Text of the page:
A Metadiscourse on Remembering Religion and the Troubles in Belfast
By: Stephanie Downing, MTS2
“Ireland, the continual past.”
This stage direction sets the stage for Northern Irish playwright Stewart Parker’s masterpiece Northern Star. There is perhaps no better setting for a play written in 1984 about the failed 1798 rebellion, led by the United Irishmen, which speaks to the continual challenges, struggles, rebellions, revolutions, and quest for answers to questions of identity, nationality, sovereignty, and freedom that have marked modern Irish history. Towards the end of my trip to Belfast, I saw a production of Northern Star at the Lyric Theatre, 32 years after it premiered in the very same theatre. The play embodied the complex mix of hope, sadness, history, and future I had found in my research and made a profound impact on how I viewed what I had learned. But before we get to endings, we should start with beginnings.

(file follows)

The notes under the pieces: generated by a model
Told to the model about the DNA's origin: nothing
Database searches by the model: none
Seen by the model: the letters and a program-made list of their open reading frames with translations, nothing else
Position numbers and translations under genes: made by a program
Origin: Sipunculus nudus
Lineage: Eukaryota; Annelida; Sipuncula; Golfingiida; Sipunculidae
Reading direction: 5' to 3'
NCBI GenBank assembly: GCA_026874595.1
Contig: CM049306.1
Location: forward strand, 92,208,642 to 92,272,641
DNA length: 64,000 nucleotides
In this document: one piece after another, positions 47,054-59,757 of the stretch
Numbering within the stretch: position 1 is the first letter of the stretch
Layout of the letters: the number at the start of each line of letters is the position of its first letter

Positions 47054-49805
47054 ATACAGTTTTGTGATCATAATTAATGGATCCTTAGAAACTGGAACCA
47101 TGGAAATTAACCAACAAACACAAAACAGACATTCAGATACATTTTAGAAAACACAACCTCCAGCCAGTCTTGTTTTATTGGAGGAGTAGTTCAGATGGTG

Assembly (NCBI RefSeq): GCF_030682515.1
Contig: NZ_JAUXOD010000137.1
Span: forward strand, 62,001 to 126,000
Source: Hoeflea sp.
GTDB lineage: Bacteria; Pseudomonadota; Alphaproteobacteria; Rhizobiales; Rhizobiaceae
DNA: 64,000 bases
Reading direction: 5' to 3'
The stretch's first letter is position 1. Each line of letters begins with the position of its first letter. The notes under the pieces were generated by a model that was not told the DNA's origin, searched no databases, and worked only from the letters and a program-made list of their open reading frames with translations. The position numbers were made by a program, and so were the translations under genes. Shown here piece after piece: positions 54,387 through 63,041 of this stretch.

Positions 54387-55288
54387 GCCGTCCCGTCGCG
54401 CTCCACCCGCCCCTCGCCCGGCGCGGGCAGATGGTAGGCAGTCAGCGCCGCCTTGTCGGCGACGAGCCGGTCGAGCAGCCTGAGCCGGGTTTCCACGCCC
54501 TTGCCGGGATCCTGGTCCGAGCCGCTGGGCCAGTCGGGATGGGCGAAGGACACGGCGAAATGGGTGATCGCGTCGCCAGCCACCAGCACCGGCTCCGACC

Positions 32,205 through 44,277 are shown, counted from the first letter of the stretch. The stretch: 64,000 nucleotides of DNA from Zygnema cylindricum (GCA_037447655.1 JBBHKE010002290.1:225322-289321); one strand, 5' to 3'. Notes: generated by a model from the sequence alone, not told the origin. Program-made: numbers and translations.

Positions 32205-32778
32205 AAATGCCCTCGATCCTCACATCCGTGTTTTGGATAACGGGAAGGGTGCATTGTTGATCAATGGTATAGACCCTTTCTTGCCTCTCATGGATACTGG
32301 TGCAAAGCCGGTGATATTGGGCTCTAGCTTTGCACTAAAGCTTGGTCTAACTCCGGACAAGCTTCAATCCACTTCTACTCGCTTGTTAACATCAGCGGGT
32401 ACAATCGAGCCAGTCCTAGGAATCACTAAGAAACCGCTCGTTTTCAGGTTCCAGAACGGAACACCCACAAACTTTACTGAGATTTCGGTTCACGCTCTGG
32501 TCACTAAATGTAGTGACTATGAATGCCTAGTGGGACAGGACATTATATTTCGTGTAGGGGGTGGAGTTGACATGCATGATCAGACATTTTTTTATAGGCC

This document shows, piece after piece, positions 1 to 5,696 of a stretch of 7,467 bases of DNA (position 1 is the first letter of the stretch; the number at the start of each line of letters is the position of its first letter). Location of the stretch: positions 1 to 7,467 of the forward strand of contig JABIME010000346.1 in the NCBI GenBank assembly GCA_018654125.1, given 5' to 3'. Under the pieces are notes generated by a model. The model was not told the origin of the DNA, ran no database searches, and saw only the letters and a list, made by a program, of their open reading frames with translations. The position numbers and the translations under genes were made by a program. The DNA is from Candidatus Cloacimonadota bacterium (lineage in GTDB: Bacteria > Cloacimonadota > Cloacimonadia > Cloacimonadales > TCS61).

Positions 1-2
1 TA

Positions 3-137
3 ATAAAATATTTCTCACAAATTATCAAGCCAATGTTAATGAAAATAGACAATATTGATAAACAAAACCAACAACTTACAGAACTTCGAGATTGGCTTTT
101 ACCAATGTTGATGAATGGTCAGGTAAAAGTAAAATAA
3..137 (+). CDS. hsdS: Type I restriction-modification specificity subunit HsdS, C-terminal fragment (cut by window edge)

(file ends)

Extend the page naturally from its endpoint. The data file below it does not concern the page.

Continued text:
Thanks to the Imagination Grant from Vanderbilt, I was able to travel to Belfast in May to study how the religious dimensions of the Troubles are remembered and discussed. The Troubles refers to the decades of sectarian violence between Catholics/Republicans and Protestants/Loyalists in Northern Ireland, from roughly 1968 until the late 1990s. In my research, I specifically looked at how presentations of religious history intersect with reconciliation efforts. Living in the city gave me a deep appreciation for the complexity of both the Troubles and the reconciliation efforts. Below are some of my reflections of the various places and organizations which contribute to an overall public history of the Troubles and how their presentations intersect with reconciliation efforts.
It is hard to overstate the prevalence of murals in Belfast. They are everywhere. Murals range from commissioned art pieces to elaborate unofficial community bulletin boards. Murals, along with flags, also serve the purpose of marking neighborhoods and declaring identities and loyalties. West Belfast also has a number of Peace Walls which have become another form of public art.